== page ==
There are three classes of vowels in Cheunco: rounded, unrounded, and neutral. Only /a/ and /aː/ are considered neutral. The harmony can also be seen in the diphthongs Cheunco have: neutral vowel can precede / follow both rounded and unrounded vowels, but rounded vowels can never appear with unrounded ones.
Two kind of words would violate the harmony: compounds and loan words. Though each part of a compound follows the harmony individually, they can violate the harmony in the same word.
Accent and VowelEdit
Vowels that are accented are tend to "keep close", i.e., [e] is always heard when accented and [ɛ] when unaccented. So does diphthong, like [øy] vs [œy], where the former has its accent on the first mora.
In the romanization each phoneme of Cheunco corresponds to the Latin latter with the most approximate sound. There are still some exceptions that one should beware of:
- Even though if a voiceless plosive is aspirated doesn't seem to matter so much in English, ph and p are two different phonemes in Cheunco and refer to /pʰ/ and /p/ respectively. Other cases including th and t, ch and c, kh and k.
- ch refers to /cʰ/ rather than /tʃʰ/ in Central.
- The spellings of palatal fricatives are that of palatal plosives preceded by an h, as hc /ç/ from c /c/. However, voiced velar fricative /ɣ/ is spelled gh instead of hg.
- ny refers to /ɲ/ but /nʲ/, which exists in some southern dialects.
- Diphthongs involving two vowels both of whose spelling consist of two letters always adopt the first and the last letter, making they seem to break the vowel harmony. That is, we would expect eu rather than eoiu when it comes to /øy/. eu would never stand for /ey/, /iy/ or /eu/. So does oi, representing oeui /ʌɯ/.
- Followed by trill r, the aspirated voiceless plosives (ph, th, and kh) would drop their h, resulting pr, tr, and kr.
Syllable and MoraEdit
Syllables in Cheunco are simple and can be denoted as (C)V(N) where N is the only nasal onset -n. The letter nga at the beginning of a word refers to the absence of initial.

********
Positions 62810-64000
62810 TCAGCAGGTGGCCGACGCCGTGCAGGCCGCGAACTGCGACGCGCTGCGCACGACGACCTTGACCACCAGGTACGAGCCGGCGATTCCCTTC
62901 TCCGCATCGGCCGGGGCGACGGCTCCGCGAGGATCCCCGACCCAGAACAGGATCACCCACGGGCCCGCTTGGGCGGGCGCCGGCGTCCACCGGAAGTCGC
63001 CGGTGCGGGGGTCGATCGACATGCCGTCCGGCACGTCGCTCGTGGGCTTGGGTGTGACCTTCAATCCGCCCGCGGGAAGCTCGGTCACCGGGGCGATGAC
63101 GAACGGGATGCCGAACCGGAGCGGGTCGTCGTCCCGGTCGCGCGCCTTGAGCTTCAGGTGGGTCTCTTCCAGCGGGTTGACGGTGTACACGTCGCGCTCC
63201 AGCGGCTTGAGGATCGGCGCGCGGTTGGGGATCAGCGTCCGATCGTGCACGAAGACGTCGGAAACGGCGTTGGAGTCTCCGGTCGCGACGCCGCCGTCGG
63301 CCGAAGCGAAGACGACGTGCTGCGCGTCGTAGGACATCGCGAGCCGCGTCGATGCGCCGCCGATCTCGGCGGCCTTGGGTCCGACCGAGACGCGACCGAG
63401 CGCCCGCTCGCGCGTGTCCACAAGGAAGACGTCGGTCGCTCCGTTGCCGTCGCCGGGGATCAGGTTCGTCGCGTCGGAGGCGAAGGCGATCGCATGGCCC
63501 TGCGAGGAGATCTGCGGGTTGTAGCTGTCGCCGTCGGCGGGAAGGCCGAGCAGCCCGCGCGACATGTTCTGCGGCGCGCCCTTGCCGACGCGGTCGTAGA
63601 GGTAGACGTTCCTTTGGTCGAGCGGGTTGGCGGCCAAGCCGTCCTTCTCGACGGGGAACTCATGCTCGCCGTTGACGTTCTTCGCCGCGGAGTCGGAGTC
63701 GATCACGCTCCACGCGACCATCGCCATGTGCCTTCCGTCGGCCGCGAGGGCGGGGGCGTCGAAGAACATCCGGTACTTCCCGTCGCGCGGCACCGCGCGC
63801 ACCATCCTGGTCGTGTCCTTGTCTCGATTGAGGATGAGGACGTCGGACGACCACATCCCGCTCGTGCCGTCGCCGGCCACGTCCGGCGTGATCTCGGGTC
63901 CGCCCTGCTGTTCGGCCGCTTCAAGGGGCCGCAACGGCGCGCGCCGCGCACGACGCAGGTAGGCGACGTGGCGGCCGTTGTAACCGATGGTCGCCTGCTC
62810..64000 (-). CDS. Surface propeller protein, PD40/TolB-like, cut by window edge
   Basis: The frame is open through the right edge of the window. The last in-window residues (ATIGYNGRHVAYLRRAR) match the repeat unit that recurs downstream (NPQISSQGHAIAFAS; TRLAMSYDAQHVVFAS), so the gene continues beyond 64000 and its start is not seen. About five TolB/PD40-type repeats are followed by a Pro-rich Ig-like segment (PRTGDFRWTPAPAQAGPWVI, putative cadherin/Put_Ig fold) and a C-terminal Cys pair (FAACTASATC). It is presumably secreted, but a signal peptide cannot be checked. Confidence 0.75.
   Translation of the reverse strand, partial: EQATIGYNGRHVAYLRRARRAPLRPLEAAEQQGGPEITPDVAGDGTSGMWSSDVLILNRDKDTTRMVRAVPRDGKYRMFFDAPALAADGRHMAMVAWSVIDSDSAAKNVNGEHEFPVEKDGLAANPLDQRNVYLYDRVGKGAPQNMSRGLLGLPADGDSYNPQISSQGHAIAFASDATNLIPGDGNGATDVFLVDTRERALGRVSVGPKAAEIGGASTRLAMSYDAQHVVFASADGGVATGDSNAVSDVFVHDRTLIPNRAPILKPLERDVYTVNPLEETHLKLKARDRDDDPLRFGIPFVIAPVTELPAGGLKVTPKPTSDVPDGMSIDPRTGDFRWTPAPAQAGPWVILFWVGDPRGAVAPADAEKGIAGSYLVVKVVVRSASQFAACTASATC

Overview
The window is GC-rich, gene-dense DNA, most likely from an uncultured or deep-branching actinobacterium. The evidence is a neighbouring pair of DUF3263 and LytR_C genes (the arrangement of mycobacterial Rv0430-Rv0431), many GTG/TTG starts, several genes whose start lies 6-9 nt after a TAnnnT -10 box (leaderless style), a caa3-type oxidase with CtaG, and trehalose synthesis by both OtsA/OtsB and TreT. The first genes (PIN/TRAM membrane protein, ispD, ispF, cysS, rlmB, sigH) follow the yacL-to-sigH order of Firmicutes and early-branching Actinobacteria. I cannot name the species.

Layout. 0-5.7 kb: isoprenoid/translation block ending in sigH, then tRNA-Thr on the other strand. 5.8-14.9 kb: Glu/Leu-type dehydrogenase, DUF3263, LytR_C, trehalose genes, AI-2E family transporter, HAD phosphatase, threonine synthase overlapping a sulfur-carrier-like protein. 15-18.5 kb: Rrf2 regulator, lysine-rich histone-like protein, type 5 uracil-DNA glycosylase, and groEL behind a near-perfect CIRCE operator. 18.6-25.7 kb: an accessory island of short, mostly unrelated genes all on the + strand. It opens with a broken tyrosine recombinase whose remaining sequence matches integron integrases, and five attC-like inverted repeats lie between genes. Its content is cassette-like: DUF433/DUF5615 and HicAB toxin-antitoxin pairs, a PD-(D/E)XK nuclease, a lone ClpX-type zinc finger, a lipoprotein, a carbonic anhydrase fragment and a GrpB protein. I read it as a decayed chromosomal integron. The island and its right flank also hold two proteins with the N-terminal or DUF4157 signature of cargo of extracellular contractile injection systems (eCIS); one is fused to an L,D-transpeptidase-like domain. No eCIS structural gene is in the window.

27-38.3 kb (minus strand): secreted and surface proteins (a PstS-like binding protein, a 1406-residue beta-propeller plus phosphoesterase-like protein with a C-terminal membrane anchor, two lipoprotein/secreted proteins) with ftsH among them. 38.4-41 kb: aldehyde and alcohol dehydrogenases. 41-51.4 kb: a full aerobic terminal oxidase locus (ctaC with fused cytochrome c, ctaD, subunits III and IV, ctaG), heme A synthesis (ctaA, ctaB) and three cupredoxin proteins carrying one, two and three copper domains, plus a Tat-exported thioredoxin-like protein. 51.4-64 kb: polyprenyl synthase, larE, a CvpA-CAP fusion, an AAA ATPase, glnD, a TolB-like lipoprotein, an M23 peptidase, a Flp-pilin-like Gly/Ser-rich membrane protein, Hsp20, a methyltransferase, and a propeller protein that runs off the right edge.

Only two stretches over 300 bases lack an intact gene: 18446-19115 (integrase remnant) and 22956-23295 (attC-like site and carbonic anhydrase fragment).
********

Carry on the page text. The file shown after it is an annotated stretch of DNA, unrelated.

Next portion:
The most basic unit of timing of Cheunco is mora. Each mora contains a vowel. In the case of long vowels, diphthongs, and the presence of the only onset -n, there are two morae. Syllables in Cheunco can have at most three morae.
- Monomoraic: i, iu, ui, u, e, eo, oe, o, a
- Long vowel: ii, iuu, uii, uu, ee, eoo, oee, oo, aa
- Diphthong: ai, eu, au, ei, ia, oi, ou
- Trimoraic: ain, eun, aun, ein, ian, oin, oun (long vowels can not receive the onset.)
Since Cheunco is mora-timing, only one mora in a word can be accented. This mechanism resembles Ancient Greek rather than Japanese. In orthagraphy, most of the time, the accent is not marked, but the romanization adopted acute (á) to indicate the accented vowel. Nevertheless, a mark in the shape of a "3" can be used to indicate the diphthong whose accent is on the second mora since Cheunco people found it "unnatural".
One of both morae in bimoraic syllable can be accented, which causes pitch contour (rising or falling). However, the nasal mora -n can never be accented. Pitch accent is crucial in Cheunco since it can be used to refer to different grammatic roles of a word. For example, both masculine nominative and vocative of eo-stem nouns receive accent on their last mora (-eoón), but accusative on the penult mora (-eóon).
Most textbooks regarding Cheunco language would list 4 patterns of pitch, 2 of which are made by accented suffixes.
- Pattern I: First mora is accented.
- Pattern II: Second mora is accented.
- Pattern III: Last mora is accented.
- Pattern IV: Penult mora is accented.
Pattern III and IV can only occur when accented suffixes are attached. When two of these patterns refer to the same situation within a word, like ghabía, the locative of ghába "mountain", the pattern III or IV would be adopted. In this case, the word is of pattern IV.
According to the rules, when it comes to compounds, only the accent of one part could survive. Most adverbial affixes would lose their accent. Take jósa "to announce" or example: